Midas Gold Followup Case
New Case Pending
January 7th, 2015 – For the third time now, the Forest Service has issued a Draft Environmental Assessment (EA) and proposes to approve Midas Gold’s three-year exploration plan at Idaho’s historic Stibnite mining site. Twice – in response to our pressure – the Forest Service has withdrawn EAs for Midas’s exploration, citing the need for additional analysis on water quality impacts from drilling at the contaminated site and from hauling large quantities of fuel and other supplies to the site through important watersheds for threatened fish species. Unfortunately, this third EA still falls short.
Midas hopes to someday build three open-pit gold mines at the site. For the next three years, Midas proposes drilling 178 exploration holes on the Payette National Forest, which would involve clearing 139 drill pads of vegetation, digging 120 waste sumps to hold drill fluids and cuttings, and withdrawing water from streams at the site. To support these operations, Midas proposes hauling three million gallons of fuel to the site on narrow, windy, steep, and mostly unpaved roads for many miles, year-round and including during winter when roads can be treacherous.Advocates for the West worked with the Idaho Conservation League (ICL) to submit comments on the Draft EA on January 2, 2015. The comments highlight our ongoing concerns with the Forest Service’s handling of the project, including that the Forest Service still insists on preparing an EA instead of a full Environmental Impact Statement to evaluate this complex, large-scale project. Also, the Forest Service still refuses to consider any alternative plans that would scale back or modify Midas’s proposal and reduce the environmental impacts.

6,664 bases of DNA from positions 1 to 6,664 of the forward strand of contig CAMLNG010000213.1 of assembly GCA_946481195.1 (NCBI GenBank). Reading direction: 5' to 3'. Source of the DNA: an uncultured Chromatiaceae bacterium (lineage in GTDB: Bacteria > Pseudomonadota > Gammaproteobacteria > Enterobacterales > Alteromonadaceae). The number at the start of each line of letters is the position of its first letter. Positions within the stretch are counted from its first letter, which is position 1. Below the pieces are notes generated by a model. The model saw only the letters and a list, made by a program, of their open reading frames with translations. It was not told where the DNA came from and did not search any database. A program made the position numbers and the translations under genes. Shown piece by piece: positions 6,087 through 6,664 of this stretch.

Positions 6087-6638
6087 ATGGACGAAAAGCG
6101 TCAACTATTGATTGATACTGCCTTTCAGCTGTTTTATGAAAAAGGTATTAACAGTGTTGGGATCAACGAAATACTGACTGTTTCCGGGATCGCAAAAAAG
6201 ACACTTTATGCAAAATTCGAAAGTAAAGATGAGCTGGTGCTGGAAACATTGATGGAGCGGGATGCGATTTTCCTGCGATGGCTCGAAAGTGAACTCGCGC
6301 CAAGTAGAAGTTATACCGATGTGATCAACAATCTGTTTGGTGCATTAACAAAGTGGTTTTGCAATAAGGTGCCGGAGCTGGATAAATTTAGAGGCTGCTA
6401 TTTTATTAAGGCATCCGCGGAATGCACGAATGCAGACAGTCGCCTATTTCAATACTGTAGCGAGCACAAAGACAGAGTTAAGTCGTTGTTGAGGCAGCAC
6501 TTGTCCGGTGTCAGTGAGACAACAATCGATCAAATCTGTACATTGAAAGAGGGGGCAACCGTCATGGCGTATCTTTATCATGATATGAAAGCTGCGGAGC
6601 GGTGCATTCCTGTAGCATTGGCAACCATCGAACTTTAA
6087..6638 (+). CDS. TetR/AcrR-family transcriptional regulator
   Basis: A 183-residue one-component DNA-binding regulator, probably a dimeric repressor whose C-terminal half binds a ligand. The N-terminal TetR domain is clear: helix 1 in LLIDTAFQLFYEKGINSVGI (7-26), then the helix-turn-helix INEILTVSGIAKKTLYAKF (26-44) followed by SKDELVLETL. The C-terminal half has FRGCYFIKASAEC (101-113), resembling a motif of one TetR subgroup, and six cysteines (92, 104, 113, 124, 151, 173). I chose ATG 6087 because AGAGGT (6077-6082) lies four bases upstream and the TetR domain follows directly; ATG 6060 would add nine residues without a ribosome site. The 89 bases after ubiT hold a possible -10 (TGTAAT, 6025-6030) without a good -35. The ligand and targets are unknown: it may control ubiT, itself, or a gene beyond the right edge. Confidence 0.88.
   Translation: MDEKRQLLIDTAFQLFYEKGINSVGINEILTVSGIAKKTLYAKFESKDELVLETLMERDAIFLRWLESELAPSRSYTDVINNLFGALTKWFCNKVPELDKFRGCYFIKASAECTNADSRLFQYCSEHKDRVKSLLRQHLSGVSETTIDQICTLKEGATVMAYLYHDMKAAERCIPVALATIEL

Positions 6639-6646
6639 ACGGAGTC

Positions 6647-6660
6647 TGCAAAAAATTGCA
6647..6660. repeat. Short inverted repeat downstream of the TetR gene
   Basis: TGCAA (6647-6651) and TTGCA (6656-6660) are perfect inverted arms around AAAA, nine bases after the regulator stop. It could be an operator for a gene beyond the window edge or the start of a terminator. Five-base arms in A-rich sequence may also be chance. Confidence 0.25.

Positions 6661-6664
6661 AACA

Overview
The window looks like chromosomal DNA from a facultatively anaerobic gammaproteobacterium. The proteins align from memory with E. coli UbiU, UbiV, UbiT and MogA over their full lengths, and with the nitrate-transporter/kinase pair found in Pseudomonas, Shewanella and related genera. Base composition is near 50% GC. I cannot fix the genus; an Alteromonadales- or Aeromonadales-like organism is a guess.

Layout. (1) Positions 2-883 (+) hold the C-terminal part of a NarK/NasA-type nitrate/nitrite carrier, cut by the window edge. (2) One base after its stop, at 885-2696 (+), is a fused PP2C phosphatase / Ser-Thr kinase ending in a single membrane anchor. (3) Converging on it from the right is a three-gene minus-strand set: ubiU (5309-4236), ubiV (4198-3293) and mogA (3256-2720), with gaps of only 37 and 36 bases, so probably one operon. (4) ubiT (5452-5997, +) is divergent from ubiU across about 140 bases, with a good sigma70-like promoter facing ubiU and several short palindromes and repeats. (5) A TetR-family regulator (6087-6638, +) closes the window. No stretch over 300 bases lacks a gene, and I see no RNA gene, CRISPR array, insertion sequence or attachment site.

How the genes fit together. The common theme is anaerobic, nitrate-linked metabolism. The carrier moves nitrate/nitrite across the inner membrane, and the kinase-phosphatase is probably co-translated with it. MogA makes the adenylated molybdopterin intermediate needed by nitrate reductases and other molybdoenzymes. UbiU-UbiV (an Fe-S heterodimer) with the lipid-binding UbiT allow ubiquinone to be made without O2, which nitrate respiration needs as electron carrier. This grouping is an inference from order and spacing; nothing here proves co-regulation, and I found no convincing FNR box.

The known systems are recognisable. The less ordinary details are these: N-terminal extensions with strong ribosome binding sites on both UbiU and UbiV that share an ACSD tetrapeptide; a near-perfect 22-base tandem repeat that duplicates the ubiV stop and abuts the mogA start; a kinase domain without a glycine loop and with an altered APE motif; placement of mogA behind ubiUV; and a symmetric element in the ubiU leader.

ICL’s comments also raise many new concerns. For example, while the Draft EA added an evaluation of sediment delivery to streams caused by Midas’s repeated vehicle trips to and from the site, the Forest Service grossly undercounted the number of daily trips. Midas proposed making up to 40 vehicle trips to the site daily, but the Forest Service evaluated the impacts of only 4 trips per day.Also, the Forest Service has designated the South Fork Salmon River as eligible for listing under the Wild and Scenic Rivers Act because it “represents a premier example of a river with outstandingly remarkable recreational, scenic, geological, cultural, botanical and fisheries values.” But the Forest Service proposes to allow Midas to haul fuel along the South Fork regularly every winter in large convoys, using 4,000 gallon trucks without conducting a suitability study as is required by the Forest Plan for the Payette National Forest.